Friday, June 20, 2014


With four of the World Cup matches being held in Manaus, it's been especially hard for me not to drop into every conversation bits of what I'm learning from my research into that area in the early 1900s. It's surprising how relevant the lessons from the rubber trade are still (and how little we seem to have learned about boom and bust economies, but I digress). The Stowaway concerns itself with a ship's travel up the Amazon River to the White City of Manaus, but the books and movies I am using for research take their creators into the depths of the jungle as well, and relevant to my needs or not, they are too fascinating to put aside.

The iconic image of a steamship being towed through the jungle
is the heart of the movie "Fitzcarraldo."

When asked in an interview by Zach Raskin for Book(ed) Passage about the research for her 2011 book State of Wonder, which is set mostly in the Amazon jungle outside Manaus, writer Ann Patchett said her ten-day visit there "was about five days too long." Instead, she said, she could have done her research by watching Werner Herzog's Aguirre: The Wrath of God and  Fitzcarraldo, and The Burden of Dreams, Les Blank's documentary about the making of Fitzcarraldo). So, taking Patchett's advice, I watched two of the films (Aguirre being too tenuously relevant to The Stowaway). I've also read The River That God Forgot, a 1968 book by Richard Collier about the Amazonian rubber trade, and just finished The Sea and the Jungle, written by H.M. Tomlinson in 1912.

What strikes me about these accounts of travelers in Amazonia is how quickly the jungle drives its visitors to a kind of eloquent despair. Their words can be hilarious, although no doubt far more for the reader than for those who put down the words. Even those who revel in the unfamiliar sights of the jungle, like Tomlinson, find themselves easily overwhelmed by its impenetrable enormity. "You will remember the equatorial forest but as a gloom of foliage in which all else that showed was rare and momentary, was foundered and lost to sight instantly, as an unusual ray of coloured light in one mid-ocean wave gleams, and at once goes, and your surprise at its apparition fades too, and again there is but the empty desolation which is for ever vastness sombrely bright." He describes one of the blue morpho butterflies as "aerial and bright as a fairy in Hades." Men who were lost in the jungle soon went mad, Tomlinson's traveling companion tells him, echoing his own suspicions.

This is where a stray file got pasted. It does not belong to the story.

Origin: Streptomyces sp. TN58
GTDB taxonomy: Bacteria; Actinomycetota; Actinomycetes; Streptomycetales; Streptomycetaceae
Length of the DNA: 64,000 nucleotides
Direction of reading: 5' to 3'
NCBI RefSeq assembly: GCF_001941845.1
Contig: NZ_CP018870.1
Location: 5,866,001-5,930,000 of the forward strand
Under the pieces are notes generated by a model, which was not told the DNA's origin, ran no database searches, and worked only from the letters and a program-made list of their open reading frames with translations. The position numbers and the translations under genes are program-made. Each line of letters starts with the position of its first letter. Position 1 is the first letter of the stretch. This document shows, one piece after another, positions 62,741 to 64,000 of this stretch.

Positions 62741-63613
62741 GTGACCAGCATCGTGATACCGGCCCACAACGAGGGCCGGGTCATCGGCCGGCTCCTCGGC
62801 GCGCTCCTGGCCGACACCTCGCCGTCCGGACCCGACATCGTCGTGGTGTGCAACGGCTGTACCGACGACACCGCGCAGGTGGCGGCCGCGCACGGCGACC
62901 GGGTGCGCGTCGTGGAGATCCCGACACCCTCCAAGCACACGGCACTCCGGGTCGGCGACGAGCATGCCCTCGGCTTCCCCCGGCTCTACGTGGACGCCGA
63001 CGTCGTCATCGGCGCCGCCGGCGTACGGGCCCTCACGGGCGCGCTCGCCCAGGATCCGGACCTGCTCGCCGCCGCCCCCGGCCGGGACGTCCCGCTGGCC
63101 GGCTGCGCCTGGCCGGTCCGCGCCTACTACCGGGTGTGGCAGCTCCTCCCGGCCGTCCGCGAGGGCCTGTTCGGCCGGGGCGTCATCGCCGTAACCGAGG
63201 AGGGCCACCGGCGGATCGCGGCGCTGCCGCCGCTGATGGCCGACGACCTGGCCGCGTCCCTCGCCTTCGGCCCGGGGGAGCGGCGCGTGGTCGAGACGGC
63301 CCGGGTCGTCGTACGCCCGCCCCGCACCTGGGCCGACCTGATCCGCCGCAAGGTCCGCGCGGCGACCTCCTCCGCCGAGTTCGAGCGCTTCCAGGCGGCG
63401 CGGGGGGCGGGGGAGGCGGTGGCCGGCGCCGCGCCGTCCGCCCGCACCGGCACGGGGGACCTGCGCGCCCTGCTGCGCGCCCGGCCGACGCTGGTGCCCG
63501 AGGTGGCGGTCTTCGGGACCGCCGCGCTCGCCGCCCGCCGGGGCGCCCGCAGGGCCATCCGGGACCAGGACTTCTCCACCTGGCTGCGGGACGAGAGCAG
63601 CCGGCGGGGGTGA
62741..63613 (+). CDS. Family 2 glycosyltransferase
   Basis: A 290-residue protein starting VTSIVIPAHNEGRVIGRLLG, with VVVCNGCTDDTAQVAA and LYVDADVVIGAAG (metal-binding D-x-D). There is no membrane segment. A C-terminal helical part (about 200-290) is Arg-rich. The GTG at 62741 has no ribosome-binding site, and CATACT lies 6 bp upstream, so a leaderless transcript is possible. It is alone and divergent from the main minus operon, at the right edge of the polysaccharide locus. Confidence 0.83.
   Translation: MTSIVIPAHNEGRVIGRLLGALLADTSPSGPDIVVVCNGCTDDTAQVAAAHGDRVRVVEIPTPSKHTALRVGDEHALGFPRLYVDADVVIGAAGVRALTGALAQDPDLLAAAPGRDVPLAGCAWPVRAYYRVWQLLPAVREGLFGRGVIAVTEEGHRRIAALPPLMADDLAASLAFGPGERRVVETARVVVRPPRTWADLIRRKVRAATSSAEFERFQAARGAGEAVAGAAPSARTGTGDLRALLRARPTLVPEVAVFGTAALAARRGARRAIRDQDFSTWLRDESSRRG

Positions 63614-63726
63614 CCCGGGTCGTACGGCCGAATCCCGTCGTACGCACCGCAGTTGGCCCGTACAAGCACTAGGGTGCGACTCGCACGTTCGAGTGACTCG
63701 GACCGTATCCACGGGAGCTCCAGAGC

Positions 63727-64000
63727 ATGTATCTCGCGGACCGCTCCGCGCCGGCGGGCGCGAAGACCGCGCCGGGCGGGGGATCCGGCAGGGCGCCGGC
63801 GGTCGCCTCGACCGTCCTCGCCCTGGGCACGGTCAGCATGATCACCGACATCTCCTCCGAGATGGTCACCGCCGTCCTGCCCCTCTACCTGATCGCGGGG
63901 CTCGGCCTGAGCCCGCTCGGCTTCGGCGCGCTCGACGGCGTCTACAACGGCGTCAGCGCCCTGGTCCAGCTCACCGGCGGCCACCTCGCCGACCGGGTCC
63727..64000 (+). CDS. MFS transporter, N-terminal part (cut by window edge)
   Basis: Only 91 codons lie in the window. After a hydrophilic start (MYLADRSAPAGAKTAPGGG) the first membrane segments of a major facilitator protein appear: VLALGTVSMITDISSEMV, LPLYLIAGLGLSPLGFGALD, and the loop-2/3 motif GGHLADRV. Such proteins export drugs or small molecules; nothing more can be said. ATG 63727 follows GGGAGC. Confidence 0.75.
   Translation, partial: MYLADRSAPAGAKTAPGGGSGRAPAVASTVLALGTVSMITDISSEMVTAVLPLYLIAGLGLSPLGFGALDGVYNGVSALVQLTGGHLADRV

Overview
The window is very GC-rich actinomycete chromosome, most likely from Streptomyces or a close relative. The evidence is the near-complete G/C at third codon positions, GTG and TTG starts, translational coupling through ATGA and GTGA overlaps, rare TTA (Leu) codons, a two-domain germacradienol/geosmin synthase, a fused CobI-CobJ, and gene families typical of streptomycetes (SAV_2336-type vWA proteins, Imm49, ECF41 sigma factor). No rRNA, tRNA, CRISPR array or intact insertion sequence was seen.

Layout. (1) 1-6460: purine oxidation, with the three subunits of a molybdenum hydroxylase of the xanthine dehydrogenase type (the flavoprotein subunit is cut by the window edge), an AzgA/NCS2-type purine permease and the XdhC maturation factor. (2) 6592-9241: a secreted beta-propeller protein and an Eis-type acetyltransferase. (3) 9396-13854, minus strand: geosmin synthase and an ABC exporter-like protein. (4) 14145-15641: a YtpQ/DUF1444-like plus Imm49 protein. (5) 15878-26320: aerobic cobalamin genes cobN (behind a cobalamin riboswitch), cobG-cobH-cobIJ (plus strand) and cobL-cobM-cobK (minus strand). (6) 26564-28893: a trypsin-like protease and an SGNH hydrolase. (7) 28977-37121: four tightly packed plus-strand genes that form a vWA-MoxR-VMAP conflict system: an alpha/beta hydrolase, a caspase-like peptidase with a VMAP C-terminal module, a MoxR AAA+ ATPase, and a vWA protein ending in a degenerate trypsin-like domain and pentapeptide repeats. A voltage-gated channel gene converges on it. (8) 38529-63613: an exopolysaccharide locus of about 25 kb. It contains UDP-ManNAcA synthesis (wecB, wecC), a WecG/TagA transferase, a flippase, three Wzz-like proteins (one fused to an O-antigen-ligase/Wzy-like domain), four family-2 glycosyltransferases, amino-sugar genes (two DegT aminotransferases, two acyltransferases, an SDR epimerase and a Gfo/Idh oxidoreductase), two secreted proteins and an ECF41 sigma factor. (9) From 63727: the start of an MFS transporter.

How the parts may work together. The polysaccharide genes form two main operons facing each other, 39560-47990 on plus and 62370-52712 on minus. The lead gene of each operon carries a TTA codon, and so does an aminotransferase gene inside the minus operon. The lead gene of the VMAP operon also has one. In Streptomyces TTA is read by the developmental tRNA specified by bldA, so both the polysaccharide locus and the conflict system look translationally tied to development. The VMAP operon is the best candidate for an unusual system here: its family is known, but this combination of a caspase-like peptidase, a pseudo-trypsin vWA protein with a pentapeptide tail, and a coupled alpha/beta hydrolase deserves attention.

Herzog himself was wonderfully vivid about his growing malaise in Burden of Dreams. He was devoted to his project and devastated at the thought that he may not complete Fitzcarraldo, and began to find the jungle oppressive. "I wouldn't see anything erotical about it," he said, disagreeing with actor Klaus Kinski's description. "More like full of obscenity. Nature here's vile and base. It's fornication, asphyxiation, choking, fighting for survival, growing, just rotting away...The trees are in misery.The birds are in misery. I don't think they sing, they just screech in pain." He concluded that the Amazonian jungle is "a harmony of collective and overwhelming murder."

Les Blank, too, reached a similar conclusion. During his first weeks in the jungle, he was so fascinated by the flora and fauna, he entertained the idea of becoming a botanist. But by the conclusion of filming only a few months later, he was so broken down by the hardships of the production in the unforgiving environment, he wrote in his journal, "I hope I get out of this world alive."

"We can all have our own take on the Amazon, said Patchett, "but at the heart of it there is a very basic theme: bugs, heat, leaves, omnipresent danger."